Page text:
Associated Press Does Huge Flip-Flop on Dubai Ports Deal
The Associated Press Thursday evening reported that Homeland Security Secretary Michael Chertoff feels the U.S. would have been safer had the Dubai Ports World deal gone through: “The U.S. missed an opportunity to make its shores safer when it drove away a Dubai-based company poised to operate cargo terminals at several American seaports, Department of Homeland Security Secretary Michael Chertoff said Thursday. In a speech to the Council on Foreign Relations, Chertoff said the international shipping firm DP World could have helped implement stronger security at many ports where the U.S. now has limited influence.”
This represents quite a flip-flop for the esteemed wire service that is felt to have started the whole controversy with its February 11 article which began: “A company in the United Arab Emirates is poised to take over significant operations at six American ports as part of a corporate sale, leaving a country with ties to the Sept. 11, 2001, hijackers with influence over a maritime industry considered vulnerable to terrorism.”
That February article also warned: “But the UAE, a loose federation of seven emirates on the Saudi peninsula, was an important operational and financial base for the hijackers who carried out the attacks against the World Trade Center and the Pentagon, the FBI concluded.”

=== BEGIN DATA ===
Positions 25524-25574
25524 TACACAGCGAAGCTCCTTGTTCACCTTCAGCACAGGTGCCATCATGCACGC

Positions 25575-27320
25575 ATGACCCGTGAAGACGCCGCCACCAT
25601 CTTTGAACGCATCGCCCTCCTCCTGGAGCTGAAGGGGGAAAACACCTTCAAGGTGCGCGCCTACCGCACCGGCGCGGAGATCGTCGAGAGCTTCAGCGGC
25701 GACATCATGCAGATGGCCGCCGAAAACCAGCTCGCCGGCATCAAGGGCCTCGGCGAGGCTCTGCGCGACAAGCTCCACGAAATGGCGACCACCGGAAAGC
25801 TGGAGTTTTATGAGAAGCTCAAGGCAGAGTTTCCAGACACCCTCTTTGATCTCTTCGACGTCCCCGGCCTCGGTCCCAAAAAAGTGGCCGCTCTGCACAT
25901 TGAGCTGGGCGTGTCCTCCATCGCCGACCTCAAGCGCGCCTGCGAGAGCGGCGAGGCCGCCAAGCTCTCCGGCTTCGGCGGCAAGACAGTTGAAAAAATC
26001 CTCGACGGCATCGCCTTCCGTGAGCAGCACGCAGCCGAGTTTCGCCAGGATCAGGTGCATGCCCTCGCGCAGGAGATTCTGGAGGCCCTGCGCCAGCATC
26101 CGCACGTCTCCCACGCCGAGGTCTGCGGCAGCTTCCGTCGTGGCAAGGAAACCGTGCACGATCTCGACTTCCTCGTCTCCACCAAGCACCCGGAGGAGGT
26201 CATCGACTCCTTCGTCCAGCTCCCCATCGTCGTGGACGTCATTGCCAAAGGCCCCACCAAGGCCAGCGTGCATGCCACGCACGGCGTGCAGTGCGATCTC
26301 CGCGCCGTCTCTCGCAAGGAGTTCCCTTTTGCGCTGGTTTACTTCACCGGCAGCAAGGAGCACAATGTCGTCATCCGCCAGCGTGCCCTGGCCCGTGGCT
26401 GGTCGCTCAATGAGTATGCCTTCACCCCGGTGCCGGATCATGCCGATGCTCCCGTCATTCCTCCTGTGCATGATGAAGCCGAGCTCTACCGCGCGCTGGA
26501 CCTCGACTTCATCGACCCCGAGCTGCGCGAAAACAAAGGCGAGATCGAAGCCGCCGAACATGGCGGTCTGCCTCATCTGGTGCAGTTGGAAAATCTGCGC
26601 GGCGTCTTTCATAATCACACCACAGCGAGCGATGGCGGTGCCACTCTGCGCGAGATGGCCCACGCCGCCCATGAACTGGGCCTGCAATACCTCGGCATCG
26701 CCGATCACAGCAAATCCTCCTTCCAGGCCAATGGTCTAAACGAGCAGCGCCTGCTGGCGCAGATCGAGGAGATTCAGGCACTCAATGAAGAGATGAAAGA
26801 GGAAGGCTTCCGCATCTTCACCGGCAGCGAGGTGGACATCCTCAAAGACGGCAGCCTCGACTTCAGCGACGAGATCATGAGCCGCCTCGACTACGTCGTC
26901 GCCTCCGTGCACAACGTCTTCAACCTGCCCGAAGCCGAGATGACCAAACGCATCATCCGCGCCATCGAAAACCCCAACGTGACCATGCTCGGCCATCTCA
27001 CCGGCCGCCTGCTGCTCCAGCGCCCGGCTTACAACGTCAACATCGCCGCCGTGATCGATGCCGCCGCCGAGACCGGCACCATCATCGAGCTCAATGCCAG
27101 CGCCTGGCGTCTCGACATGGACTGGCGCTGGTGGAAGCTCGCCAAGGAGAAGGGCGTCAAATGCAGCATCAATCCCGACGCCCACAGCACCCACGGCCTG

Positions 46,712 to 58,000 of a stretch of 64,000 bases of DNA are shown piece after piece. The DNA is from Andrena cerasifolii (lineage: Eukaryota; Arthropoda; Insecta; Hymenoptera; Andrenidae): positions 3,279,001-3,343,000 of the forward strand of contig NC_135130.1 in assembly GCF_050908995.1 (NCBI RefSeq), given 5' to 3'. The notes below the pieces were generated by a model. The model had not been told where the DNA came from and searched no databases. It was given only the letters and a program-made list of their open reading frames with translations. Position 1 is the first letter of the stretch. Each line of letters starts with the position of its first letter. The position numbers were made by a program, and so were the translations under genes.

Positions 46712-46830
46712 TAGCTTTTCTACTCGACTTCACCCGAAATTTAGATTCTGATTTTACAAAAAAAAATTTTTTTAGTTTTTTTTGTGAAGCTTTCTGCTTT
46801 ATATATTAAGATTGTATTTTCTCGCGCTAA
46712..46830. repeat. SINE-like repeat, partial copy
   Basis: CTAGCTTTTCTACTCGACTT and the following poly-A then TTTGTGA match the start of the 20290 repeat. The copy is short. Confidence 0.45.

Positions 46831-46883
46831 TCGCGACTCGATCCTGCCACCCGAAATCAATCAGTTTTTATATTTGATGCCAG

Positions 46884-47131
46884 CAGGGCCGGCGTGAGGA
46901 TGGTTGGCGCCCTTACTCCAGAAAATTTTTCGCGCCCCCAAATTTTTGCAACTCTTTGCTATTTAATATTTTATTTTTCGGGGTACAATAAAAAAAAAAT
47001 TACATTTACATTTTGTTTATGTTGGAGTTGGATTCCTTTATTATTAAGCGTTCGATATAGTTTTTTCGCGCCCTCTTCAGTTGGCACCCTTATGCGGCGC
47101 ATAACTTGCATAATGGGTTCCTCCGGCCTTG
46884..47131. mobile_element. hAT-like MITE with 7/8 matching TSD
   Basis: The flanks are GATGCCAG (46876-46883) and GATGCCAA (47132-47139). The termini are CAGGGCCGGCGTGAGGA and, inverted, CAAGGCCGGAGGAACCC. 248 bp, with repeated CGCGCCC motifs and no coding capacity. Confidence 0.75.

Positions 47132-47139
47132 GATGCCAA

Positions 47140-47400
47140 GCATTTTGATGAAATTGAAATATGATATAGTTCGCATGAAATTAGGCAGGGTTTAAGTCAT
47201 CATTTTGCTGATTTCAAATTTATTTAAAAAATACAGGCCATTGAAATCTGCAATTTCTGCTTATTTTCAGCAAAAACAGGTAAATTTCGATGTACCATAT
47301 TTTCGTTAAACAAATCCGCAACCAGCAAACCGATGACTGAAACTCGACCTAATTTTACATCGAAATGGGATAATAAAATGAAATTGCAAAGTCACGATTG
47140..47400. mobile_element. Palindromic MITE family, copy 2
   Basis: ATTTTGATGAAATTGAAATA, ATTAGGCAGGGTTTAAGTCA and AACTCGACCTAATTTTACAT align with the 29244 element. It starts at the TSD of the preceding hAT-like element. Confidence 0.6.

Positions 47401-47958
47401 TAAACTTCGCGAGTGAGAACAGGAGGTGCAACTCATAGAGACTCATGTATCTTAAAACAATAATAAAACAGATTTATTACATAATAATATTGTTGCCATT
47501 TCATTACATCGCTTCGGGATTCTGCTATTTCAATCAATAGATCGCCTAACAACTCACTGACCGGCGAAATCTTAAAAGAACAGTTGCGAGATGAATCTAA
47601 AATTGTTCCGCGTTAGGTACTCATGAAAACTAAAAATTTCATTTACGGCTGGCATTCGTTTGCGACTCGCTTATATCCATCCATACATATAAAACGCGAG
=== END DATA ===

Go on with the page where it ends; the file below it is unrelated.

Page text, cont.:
Yet, almost six weeks after having a hand in starting the firestorm that scuttled this deal, the AP is now singing a different tune: “‘We could (have) actually built in some additional assurances, which would have given us more security in the wake of the deal than we had before the deal,’ Chertoff said. ‘The oddity of this, the irony of this, is that had the deal gone forward, we would have had greater ability to impose a security regime worldwide on the company than we have now.’"Quite a switch, folks. Maybe if you had interviewed Chertoff on February 11 rather than Chuck Schumer (D-NY) – "Just as we would not outsource military operations or law enforcement duties, we should be very careful before we outsource such sensitive homeland security duties" – the deal would have gone through, and America would not only be potentially safer, but also would not have appeared xenophobic to its friends and enemies.